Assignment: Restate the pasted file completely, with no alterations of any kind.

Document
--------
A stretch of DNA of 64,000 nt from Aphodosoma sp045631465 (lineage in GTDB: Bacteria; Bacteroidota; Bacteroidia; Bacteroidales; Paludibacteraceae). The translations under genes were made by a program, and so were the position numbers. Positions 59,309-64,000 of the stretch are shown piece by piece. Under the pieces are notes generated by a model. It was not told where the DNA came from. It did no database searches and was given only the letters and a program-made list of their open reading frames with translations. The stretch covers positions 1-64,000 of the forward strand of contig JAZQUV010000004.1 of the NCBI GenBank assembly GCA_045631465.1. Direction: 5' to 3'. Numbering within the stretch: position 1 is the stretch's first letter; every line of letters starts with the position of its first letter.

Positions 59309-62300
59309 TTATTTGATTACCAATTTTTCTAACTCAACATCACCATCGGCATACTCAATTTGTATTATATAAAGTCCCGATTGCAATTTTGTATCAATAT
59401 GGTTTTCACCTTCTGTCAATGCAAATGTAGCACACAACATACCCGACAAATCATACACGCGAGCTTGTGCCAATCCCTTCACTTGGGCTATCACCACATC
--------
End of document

A stretch of DNA of 64,000 nt from Aphodosoma sp045631465 (lineage in GTDB: Bacteria; Bacteroidota; Bacteroidia; Bacteroidales; Paludibacteraceae). The translations under genes were made by a program, and so were the position numbers. Positions 59,309-64,000 of the stretch are shown piece by piece. Under the pieces are notes generated by a model. It was not told where the DNA came from. It did no database searches and was given only the letters and a program-made list of their open reading frames with translations. The stretch covers positions 1-64,000 of the forward strand of contig JAZQUV010000004.1 of the NCBI GenBank assembly GCA_045631465.1. Direction: 5' to 3'. Numbering within the stretch: position 1 is the stretch's first letter; every line of letters starts with the position of its first letter.

Positions 59309-62300
59309 TTATTTGATTACCAATTTTTCTAACTCAACATCACCATCGGCATACTCAATTTGTATTATATAAAGTCCCGATTGCAATTTTGTATCAATAT
59401 GGTTTTCACCTTCTGTCAATGCAAATGTAGCACACAACATACCCGACAAATCATACACGCGAGCTTGTGCCAATCCCTTCACTTGGGCTATCACCACATC